A People's Guide to Los Angeles
In Pershing Square, the public space was effectively erased — turned into a parking lot and inhospitable no-man’s land. But there are other methods of exclusion too, especially when it comes to parkland and natural spaces.
In many ways, the decision to remove a sport from the Games tells us as much about the state of our worlds and cultures as any medal round we watch on tv. First up, Peter Campion and Nick Ripatrazone talk baseball…
The Poetry of Tennis (and Swimming)
Why do the commentators and the players turn to similes and metaphors so often? Why do poets? Again, David Foster Wallace: “You more have to come at the aesthetic stuff obliquely, to talk around it, or — as Aquinas did with his own ineffable subject — to try to define it in terms of what it is not.” Having Serena Williams say, “I played amazing,” is true, but not memorable, whereas Maria...
"Nobody Grew But the Business"
by Joseph Tabbi In life, William Gaddis was essentially a private man. In the spirit of New Criticism that he absorbed at Harvard in the 1940s, Gaddis simply felt that the work ought to be self-contained, semi-autonomous. The author shouldn’t have to “follow it around” telling people what he really meant, as Gaddis told more or less every interviewer who got him to talk, and...
Gore Vidal remembers Norman Mailer
Photo: Norman Mailer in 1948 by Carl Van Vechten (Library of Congress) “But I am fairly certain that Mailer will survive everything. Despite a nice but small gift for self-destruction, he is uncommonly adroit, with an eye to the main chance (the writer who has not this instinct is done for in America; excellence is not enough). I noted with some amusement that, despite the air of candor,...
We Can Be Heroes
All week we’ve been watching exceptional athletes push, contort and will their bodies to do remarkable things. But with the pageantry and psychological drama of the Olympics, it can be easy to overlook the grace and poetry of the sports themselves. Not at the Los Angeles Review of Books. Over the course of the London Games, poets are taking to our pages to meditate on the lyricism and...
Eugene Luther Gore Vidal: 1925 - 2012
The Poetry of Handball
“In poetry and handball both, it’s all about the change of pace. Settle your reader into a rhythm then shift the tempo. Slow down the game then break away. Disruption makes visible the presence of fluent continuity — it’s an end in itself, punctuation; about-face, the line-break by which the game changes from pumped blood to calm conscience. On the sidelines, the Icelandic...
Jonah Lehrer and the Lifespan of a Quote
Jonah Lehrer admitted to fabricating Bob Dylan quotes for his book Imagine, and then lying to a reporter about it. Today Lehrer resigned from his position as a staff writer at The New Yorker and the publisher has halted all sales of his book. The situation once again brings up the question of truth in nonfiction: how much should readers trust authors? Are we always owed the absolute truth, even...
Happy Summer Sheila Heti’s 2005 essay “Stealing Glances”: ”Our culture is such that a greater value even than freedom is productivity, utility. I was having a conversation with a friend about leisure, and she was saying how much she enjoys doing nothing, just wandering aimlessly around her house,...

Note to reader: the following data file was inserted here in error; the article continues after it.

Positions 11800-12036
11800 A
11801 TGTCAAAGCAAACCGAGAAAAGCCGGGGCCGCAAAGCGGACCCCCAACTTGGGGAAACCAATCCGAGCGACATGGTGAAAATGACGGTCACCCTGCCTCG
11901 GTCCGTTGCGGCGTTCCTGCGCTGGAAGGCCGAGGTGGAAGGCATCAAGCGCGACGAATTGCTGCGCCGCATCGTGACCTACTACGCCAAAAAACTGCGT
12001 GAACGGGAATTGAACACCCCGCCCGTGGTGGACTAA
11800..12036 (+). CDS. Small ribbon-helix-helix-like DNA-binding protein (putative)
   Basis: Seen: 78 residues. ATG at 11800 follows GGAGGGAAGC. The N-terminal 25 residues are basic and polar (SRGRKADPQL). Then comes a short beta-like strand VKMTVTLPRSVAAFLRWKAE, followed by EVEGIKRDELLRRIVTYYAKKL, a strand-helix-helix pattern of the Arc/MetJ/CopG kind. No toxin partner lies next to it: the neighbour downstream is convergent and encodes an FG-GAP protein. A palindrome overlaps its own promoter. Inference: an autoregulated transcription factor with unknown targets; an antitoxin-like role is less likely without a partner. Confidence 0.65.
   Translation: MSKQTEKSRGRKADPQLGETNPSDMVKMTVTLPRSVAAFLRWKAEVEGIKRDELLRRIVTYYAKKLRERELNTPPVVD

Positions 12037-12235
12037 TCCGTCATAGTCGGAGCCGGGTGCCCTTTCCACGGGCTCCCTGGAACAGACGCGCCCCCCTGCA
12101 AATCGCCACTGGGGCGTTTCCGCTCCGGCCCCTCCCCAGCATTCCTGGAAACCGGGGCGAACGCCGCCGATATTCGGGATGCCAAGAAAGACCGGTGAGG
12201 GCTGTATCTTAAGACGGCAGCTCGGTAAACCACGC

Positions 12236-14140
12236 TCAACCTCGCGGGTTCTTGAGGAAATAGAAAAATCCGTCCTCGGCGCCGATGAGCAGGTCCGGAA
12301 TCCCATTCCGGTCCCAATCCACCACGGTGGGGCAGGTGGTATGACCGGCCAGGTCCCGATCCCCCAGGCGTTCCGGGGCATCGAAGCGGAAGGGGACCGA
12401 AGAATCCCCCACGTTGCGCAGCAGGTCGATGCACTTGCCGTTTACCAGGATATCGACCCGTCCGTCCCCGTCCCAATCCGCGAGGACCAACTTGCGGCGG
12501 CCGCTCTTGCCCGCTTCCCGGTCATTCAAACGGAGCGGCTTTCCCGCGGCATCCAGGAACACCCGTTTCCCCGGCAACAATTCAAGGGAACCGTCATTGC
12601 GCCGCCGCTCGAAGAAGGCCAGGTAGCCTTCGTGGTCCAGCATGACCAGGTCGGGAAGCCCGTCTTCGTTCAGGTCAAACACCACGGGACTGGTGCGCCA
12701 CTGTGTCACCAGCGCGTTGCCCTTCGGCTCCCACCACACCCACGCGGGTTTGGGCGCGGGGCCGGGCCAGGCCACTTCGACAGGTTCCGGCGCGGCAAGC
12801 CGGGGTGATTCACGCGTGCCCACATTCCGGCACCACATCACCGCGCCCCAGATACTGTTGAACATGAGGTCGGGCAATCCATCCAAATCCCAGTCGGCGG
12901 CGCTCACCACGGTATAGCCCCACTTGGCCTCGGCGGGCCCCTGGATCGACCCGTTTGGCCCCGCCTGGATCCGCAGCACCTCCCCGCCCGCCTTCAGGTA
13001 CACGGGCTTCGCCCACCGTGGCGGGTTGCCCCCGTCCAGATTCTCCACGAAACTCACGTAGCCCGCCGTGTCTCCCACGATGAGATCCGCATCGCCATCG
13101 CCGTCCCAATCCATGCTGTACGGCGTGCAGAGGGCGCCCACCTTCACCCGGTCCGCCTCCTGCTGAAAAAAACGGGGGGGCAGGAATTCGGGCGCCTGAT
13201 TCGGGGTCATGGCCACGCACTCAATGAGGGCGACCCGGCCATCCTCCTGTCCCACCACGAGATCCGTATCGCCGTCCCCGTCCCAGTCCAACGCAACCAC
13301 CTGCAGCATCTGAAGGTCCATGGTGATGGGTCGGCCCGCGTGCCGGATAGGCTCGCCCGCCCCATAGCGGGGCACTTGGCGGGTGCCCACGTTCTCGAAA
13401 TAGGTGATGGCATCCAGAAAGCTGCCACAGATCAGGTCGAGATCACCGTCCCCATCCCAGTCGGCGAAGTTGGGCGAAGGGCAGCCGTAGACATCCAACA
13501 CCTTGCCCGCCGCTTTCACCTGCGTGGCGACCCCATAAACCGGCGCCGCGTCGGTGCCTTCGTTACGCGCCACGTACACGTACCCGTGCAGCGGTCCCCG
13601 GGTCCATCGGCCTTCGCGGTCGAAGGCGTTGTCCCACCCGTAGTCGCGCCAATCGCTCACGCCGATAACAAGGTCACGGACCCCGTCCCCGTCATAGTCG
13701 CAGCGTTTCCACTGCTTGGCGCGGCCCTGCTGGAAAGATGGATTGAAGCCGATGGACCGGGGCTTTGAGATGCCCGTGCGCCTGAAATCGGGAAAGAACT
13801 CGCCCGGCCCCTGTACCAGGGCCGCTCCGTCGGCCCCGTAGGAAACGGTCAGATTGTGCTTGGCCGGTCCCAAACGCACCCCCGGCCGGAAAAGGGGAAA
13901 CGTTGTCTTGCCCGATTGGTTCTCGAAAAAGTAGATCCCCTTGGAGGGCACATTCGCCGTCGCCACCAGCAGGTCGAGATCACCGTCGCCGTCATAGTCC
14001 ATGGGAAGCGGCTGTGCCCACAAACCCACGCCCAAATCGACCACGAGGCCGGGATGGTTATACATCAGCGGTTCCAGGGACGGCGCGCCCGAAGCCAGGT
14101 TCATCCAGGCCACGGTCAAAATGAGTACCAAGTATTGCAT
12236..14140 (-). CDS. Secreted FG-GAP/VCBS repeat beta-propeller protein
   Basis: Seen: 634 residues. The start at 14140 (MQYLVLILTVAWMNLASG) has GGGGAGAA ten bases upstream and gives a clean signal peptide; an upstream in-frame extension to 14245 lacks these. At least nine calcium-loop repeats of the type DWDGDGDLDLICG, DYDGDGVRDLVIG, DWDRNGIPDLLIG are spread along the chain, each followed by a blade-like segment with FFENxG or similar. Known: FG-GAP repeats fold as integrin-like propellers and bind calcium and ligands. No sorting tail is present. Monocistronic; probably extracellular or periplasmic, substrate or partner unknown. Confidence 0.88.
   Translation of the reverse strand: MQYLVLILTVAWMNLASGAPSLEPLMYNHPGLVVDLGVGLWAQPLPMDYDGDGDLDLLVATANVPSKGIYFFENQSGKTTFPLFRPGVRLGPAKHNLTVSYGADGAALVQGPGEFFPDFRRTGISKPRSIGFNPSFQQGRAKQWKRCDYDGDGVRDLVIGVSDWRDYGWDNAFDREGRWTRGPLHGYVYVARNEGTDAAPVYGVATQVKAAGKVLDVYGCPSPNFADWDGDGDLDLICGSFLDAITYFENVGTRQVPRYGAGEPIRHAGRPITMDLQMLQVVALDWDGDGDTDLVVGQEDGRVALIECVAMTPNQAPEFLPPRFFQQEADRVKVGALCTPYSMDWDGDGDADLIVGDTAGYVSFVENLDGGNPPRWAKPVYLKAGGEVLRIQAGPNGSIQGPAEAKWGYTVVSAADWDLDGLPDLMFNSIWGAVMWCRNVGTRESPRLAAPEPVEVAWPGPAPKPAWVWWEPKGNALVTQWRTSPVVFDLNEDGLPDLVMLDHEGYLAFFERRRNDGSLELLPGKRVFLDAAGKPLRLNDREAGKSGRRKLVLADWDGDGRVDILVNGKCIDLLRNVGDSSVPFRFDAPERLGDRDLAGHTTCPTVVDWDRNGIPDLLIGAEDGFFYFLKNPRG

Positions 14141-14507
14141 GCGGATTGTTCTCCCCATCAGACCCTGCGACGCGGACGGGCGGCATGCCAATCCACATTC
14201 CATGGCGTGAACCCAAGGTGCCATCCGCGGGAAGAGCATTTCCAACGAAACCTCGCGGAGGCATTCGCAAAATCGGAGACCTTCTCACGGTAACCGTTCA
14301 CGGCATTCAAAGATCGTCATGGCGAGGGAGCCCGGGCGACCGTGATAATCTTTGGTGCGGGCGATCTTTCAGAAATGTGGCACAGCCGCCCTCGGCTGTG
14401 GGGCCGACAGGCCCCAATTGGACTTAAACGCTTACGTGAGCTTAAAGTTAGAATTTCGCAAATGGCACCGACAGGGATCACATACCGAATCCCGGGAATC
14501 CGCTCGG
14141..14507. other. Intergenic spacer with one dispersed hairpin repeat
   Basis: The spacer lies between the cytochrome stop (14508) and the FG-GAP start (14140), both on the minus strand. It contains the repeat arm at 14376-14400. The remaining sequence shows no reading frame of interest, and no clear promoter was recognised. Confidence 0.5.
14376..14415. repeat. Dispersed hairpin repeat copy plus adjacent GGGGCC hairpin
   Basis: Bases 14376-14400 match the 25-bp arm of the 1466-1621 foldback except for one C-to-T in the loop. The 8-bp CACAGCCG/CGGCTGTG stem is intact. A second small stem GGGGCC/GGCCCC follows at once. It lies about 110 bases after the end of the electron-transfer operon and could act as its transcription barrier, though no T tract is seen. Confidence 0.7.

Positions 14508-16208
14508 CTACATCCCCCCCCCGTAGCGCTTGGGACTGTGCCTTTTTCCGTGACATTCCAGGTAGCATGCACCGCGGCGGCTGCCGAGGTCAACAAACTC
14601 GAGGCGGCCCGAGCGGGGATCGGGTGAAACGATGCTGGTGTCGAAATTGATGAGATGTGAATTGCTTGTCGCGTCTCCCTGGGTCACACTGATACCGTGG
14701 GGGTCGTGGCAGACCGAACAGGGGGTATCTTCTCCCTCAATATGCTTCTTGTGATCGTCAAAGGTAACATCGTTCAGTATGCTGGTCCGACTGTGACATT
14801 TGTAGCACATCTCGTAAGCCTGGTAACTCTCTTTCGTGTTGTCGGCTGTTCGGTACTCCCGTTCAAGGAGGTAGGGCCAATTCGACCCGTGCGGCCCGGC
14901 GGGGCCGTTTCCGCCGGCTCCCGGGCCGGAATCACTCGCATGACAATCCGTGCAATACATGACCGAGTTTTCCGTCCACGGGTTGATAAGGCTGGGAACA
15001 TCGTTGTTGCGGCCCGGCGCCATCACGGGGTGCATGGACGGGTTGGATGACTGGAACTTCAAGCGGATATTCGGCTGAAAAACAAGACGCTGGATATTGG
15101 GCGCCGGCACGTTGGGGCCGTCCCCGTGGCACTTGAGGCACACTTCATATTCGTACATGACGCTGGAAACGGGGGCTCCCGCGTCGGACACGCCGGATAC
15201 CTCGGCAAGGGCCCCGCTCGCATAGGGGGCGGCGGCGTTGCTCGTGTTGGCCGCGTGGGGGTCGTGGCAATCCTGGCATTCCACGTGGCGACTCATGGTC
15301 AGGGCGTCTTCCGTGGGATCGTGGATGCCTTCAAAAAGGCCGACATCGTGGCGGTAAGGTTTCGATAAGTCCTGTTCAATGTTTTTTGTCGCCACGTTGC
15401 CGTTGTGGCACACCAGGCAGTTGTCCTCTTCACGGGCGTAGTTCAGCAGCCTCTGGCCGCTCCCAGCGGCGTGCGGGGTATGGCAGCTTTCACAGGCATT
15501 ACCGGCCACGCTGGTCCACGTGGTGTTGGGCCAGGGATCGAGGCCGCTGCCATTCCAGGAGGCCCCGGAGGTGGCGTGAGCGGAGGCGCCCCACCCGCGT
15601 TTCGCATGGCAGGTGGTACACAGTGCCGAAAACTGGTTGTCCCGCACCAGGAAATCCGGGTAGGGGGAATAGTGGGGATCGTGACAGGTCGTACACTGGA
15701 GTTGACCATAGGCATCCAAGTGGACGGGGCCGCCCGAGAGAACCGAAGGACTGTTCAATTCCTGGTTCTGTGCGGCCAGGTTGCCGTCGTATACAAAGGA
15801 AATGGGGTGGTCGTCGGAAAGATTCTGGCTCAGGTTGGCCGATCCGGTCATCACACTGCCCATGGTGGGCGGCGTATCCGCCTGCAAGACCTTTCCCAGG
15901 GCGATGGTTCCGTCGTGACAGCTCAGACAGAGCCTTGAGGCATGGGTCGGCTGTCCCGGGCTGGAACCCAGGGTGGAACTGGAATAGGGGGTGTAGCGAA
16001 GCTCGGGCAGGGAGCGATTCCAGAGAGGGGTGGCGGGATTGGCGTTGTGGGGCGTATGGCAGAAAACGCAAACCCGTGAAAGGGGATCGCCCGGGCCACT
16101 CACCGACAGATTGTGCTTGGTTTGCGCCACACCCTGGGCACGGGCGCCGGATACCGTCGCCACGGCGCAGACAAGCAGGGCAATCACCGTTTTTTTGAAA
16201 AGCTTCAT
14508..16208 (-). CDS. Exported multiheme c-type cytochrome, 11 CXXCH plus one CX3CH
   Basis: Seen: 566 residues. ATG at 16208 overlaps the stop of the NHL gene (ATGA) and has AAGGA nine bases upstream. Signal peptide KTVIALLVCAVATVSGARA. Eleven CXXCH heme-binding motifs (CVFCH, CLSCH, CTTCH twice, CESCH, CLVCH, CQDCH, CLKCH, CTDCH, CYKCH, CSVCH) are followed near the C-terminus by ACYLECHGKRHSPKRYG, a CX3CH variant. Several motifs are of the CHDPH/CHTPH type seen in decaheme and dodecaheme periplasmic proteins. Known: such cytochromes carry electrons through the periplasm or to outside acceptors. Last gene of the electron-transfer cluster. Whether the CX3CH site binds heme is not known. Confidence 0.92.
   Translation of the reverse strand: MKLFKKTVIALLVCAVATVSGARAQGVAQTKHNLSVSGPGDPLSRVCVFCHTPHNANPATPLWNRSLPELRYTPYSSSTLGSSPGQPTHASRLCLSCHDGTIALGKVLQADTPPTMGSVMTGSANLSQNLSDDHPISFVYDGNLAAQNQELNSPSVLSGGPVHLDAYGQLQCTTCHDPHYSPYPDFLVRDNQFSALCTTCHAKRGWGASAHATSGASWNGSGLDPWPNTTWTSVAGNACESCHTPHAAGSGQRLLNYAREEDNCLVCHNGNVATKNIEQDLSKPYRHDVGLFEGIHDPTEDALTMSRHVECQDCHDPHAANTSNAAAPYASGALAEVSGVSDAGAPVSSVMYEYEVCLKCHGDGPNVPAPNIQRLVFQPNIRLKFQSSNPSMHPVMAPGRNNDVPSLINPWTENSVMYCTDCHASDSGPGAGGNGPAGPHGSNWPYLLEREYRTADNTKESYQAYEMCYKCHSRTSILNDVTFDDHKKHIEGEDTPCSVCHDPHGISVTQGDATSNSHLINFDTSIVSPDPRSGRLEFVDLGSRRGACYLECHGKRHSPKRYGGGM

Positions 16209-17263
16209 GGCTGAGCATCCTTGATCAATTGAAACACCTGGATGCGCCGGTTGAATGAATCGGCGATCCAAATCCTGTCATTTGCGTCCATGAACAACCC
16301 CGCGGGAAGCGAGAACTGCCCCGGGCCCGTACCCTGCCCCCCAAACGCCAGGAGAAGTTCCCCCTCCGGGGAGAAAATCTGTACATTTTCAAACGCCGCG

William Gibson: meet Tong Lam
by Jeff Wasserstrom Once upon time (well, say a century ago), when people thought about the excitement and terrors of the urban future, the cities they would focus on were likely to be European or North American ones – places such as Paris, London, New York, and Berlin. During the decades following World War II, new cities, mostly ones perched on the Pacific came into the mix, including Hong...
The age of the food blogger is upon us
It is now commonplace to see people taking pictures of their meals at restaurants. From recipes, restaurant reviews, life style guides, and views into foreign cultures, the food blog world is as diverse as the culinary possibilities themselves. Below are a few of our favorites: 10. Not Without Salt 9. Judging Your Breakfast 8. Palate/Palette/Plate 7. The Year in Food 6. Pratos e Travessas 5....
by Sonia Johnson “What is it they want from a man that they didn’t get from his work?” asks Wyatt Gwyon in William Gaddis’s The Recognitions. The question could just as easily have been asked by Gaddis himself, who disdained celebrity and shunned public appearances (as I discussed in my first post). He could not, however, stop people from sending him fan mail. What did...
In June we kicked off the summer reading season by inviting everyone to submit a short book review. After poring over the submissions, we’ve chosen our two favorites to publish here. We hope they provide a little inspiration, whether you’re looking for something to take to the beach or to cool off on a hot summer night. Congratulations to Amy and Logan, and thanks to everyone who...
Bryan Waterman reviews Will Hermes’s history of the New York punk and cult music scenes, Love Goes to Buildings on Fire, for the LA Review of Books. Read the review, and then check out the Spotify playlist one reader made of songs mentioned in the book. And that’s your Friday afternoon taken care of.